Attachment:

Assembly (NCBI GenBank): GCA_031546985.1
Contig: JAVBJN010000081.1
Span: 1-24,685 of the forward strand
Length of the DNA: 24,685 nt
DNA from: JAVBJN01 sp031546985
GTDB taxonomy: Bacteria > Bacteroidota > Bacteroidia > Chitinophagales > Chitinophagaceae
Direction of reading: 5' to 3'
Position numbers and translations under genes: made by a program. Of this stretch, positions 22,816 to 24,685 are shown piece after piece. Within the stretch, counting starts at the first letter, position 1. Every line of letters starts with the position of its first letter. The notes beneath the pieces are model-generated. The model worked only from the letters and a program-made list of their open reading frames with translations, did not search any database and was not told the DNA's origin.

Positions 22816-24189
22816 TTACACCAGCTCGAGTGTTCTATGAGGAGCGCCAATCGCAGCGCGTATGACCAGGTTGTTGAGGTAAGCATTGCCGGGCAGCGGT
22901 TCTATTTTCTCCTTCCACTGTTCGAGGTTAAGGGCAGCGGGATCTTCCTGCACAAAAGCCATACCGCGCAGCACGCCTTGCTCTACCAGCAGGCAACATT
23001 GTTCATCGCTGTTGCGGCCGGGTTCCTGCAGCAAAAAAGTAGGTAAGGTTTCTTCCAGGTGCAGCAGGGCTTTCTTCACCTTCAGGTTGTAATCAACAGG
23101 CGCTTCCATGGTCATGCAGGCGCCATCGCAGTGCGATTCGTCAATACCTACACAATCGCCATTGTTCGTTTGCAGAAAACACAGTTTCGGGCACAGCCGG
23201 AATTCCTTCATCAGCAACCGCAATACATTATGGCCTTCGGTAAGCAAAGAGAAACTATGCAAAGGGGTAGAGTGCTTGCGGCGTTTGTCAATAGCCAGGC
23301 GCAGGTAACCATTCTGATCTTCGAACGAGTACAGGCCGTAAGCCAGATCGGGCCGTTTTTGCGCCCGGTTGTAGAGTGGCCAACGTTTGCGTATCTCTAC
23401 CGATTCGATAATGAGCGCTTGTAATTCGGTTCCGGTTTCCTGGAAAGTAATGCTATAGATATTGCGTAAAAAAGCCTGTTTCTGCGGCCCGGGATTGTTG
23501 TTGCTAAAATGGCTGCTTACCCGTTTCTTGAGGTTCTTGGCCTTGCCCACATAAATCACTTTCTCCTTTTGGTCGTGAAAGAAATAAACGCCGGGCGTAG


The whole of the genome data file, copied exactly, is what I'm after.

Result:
Assembly (NCBI GenBank): GCA_031546985.1
Contig: JAVBJN010000081.1
Span: 1-24,685 of the forward strand
Length of the DNA: 24,685 nt
DNA from: JAVBJN01 sp031546985
GTDB taxonomy: Bacteria > Bacteroidota > Bacteroidia > Chitinophagales > Chitinophagaceae
Direction of reading: 5' to 3'
Position numbers and translations under genes: made by a program. Of this stretch, positions 22,816 to 24,685 are shown piece after piece. Within the stretch, counting starts at the first letter, position 1. Every line of letters starts with the position of its first letter. The notes beneath the pieces are model-generated. The model worked only from the letters and a program-made list of their open reading frames with translations, did not search any database and was not told the DNA's origin.

Positions 22816-24189
22816 TTACACCAGCTCGAGTGTTCTATGAGGAGCGCCAATCGCAGCGCGTATGACCAGGTTGTTGAGGTAAGCATTGCCGGGCAGCGGT
22901 TCTATTTTCTCCTTCCACTGTTCGAGGTTAAGGGCAGCGGGATCTTCCTGCACAAAAGCCATACCGCGCAGCACGCCTTGCTCTACCAGCAGGCAACATT
23001 GTTCATCGCTGTTGCGGCCGGGTTCCTGCAGCAAAAAAGTAGGTAAGGTTTCTTCCAGGTGCAGCAGGGCTTTCTTCACCTTCAGGTTGTAATCAACAGG
23101 CGCTTCCATGGTCATGCAGGCGCCATCGCAGTGCGATTCGTCAATACCTACACAATCGCCATTGTTCGTTTGCAGAAAACACAGTTTCGGGCACAGCCGG
23201 AATTCCTTCATCAGCAACCGCAATACATTATGGCCTTCGGTAAGCAAAGAGAAACTATGCAAAGGGGTAGAGTGCTTGCGGCGTTTGTCAATAGCCAGGC
23301 GCAGGTAACCATTCTGATCTTCGAACGAGTACAGGCCGTAAGCCAGATCGGGCCGTTTTTGCGCCCGGTTGTAGAGTGGCCAACGTTTGCGTATCTCTAC
23401 CGATTCGATAATGAGCGCTTGTAATTCGGTTCCGGTTTCCTGGAAAGTAATGCTATAGATATTGCGTAAAAAAGCCTGTTTCTGCGGCCCGGGATTGTTG
23501 TTGCTAAAATGGCTGCTTACCCGTTTCTTGAGGTTCTTGGCCTTGCCCACATAAATCACTTTCTCCTTTTGGTCGTGAAAGAAATAAACGCCGGGCGTAG